Cholesterol is essential for your health and the formation of healthy cells, and without it, your body would be unable to function.
What is Cholesterol?
Cholesterol is a lipid (fat) found in your blood. It is required for regular cell function, and it is produced by your body. It plays a significant function in the building of cell walls, is a component of numerous hormones, and is involved in the production of vitamin D, making it vital for human existence. Cholesterol is obtained in two ways: 20% is consumed through food, and your liver synthesises the remaining 80%.
When your body has more cholesterol than it requires, it begins to build up in your arteries. This is referred to as Atherosclerosis. This can lead to blood clots, heart attacks, and strokes, as well as other heart and blood flow issues.
Types of Cholesterol
Cholesterol is divided into two main types.
This is the ‘bad’ cholesterol. It carries cholesterol to all of your body’s cells, where it is used in cellular activities. LDL cholesterol is the main cause of artery obstruction and accumulation. High LDL cholesterol levels cause cholesterol deposits in your blood vessel walls, which can eventually result in blocked arteries, strokes, kidney failure, and heart attacks.
This is the ‘good’ cholesterol. It carries cholesterol from your body’s cells to your liver, where it is decomposed and eliminated as waste.
Triglycerides are another type of lipid (fat) found in your blood.
The cholesterol values shown below are considered “normal.”
- Total cholesterol: Levels below 5.17mmol/L
- HDL cholesterol: Levels below 1.04 -1.55mmol/L
- LDL cholesterol: Levels above 3.30mmol/L
What are the Causes of High Cholesterol
The most prevalent factors that increase your cholesterol levels are as follows:
The term “trans fat” refers to a kind of dietary fat that is produced when liquid oils are converted into solid fats such as shortening or margarine. It is also present in a variety of fried fast food, popcorns, Non-Dairy Coffee Creamer, Donuts, Cakes, Cookies, Crackers, Fried onion rings. Regular intake of this food can increase LDL (bad) cholesterol levels.
Those with a family history of elevated cholesterol levels are more likely to develop this heart condition.
Literally, after 20 years, cholesterol (LDL) levels generally will start increasing.
4. Obese / Overwweight:
Obesity can reduce good (HDL) cholesterol while increasing bad (LDL) cholesterol levels.
Ways on how to Lower Cholesterol Naturally
1. Eat Enough Fiber
Fiber is an indigestible substance that can be found in a variety of plant sources. Although fiber is not as easily digested as carbohydrates or protein, It performs a vital role in your gut by bulking up the intestinal contents, activating your gut wall to push the food contents onward, and eliminating constipation. Fiber binds to cholesterol as it passes through your digestive system. it is nevertheless essential for good health. Soluble fiber may be found in oats, barley, peas, apples, carrots, and citrus fruit. Increasing your fibre intake by eating more fruits and vegetables, whole grains, and Legumes (such as lentils, chickpeas, kidney beans, and baked beans) can help you reduce your cholesterol.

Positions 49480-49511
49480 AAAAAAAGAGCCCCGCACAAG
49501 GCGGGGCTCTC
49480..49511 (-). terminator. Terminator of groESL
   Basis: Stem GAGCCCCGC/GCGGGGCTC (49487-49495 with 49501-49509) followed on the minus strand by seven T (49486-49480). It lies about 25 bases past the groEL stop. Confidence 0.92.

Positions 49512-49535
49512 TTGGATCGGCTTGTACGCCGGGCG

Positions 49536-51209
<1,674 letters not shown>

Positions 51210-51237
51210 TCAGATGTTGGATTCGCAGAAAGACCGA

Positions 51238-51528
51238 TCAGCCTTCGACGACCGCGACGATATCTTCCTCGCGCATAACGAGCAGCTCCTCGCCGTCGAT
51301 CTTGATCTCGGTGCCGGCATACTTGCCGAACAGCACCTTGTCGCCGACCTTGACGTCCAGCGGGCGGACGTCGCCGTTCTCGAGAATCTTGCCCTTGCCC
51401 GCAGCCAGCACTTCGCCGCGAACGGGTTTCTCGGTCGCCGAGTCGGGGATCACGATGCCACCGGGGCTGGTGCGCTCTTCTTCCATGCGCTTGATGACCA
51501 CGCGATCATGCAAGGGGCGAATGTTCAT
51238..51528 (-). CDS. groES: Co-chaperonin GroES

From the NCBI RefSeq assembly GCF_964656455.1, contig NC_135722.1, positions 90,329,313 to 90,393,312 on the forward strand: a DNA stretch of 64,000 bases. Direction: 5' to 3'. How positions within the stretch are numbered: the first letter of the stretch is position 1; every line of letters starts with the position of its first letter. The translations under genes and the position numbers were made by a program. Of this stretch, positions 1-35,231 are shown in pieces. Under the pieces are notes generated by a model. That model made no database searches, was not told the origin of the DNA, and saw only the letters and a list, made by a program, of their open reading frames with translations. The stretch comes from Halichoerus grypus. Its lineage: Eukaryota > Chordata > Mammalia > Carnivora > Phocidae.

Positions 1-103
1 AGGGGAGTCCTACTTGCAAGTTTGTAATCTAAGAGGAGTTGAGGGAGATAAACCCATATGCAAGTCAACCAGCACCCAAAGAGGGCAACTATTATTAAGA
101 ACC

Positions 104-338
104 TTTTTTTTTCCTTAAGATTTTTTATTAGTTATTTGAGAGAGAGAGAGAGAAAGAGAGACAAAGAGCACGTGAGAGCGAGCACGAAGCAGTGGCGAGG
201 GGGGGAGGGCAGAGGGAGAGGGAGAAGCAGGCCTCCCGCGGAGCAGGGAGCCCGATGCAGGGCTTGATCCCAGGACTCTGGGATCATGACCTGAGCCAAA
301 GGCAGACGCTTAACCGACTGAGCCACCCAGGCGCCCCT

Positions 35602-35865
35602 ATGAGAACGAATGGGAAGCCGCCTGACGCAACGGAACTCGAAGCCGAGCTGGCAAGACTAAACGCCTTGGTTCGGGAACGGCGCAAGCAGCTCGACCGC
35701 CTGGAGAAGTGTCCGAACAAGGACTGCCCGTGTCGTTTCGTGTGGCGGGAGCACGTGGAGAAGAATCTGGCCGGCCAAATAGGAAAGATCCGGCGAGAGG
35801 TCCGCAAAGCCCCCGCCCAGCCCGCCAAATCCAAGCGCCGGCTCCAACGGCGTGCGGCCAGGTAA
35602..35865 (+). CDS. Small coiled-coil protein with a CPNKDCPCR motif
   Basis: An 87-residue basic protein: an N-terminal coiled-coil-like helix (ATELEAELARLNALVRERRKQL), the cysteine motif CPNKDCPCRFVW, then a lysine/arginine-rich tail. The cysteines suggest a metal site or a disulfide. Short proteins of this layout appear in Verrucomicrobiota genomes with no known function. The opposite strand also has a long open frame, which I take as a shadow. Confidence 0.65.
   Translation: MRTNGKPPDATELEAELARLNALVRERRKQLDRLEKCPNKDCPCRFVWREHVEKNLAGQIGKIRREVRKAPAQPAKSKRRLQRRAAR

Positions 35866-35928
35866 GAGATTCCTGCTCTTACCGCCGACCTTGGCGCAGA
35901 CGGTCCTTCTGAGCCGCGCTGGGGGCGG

2. Limit your intake of red meat.
Saturated fats in red meat are high, which can increase bad (LDL) cholesterol levels. However, consider skinless chicken or skinless turkey and Fish instead of processed meats for a healthier choice in your diet. Fish is low in saturated fat and high in omega-3 fatty acids, which are healthy for your heart and can increase your HDL (good) cholesterol levels such as Salmon, Tilapia, Mackerel, Tuna, Trout, and Shellfish (crab, cod and shrimp).
3. Low-fat milk, Cheese, and Yoghurts should all be included in your diet.
Use low-fat dairy products instead of full-fat dairy products for foods like cheese, milk, cream, and yoghurt. Every day, have a bowl of probiotic yoghurt. Probiotic yoghurt includes bacteria that boost your healthy digestion and play a vital role in naturally reducing your cholesterol levels.
4. Replace Margarine and Butter with Healthy oils instead.
Make use of healthy oils instead of solid fats like butter, and margarine for cooking, baking, or pan-frying. Solid fats include a lot of saturated fats, but oils contain a lot of unsaturated fats, which are healthier such as olive oil, sunflower oil or grapeseed oil, coconut oil. You may also take a spoonful of coconut oil first thing in the morning.
5. Green tea is an essential requirement.
Literally, green tea has a high antioxidant potential due to the presence of Epigallocatechin Gallate (EGCG), which greatly reduces LDL ( bad ) cholesterol levels. it should be taken on a regular basis.
6. Weight Control.
When you lose weight, your lipid profile usually improves. When you restrict your calorie intake to lose weight, fat is broken down and LDL (bad) cholesterol can be reduced.
7. Exercise more.
LDL cholesterol is transported to the liver by exercise, where it is broken down and expelled in the bile. Furthermore, exercise lowers the level of extremely tiny LDL particles, allowing less cholesterol to enter the lining of your artery walls. HDL cholesterol levels can also be enhanced by exercise.
8. Quit smoking.
Because of the complicated effects of nicotine on metabolism, smoking is well known to induce an irregular lipid profile.
Simply living a healthy lifestyle may have a significant impact on your cholesterol. You’ll be well on your journey to improving heart health if you make dietary adjustments, exercise more, quit smoking, and lose weight.
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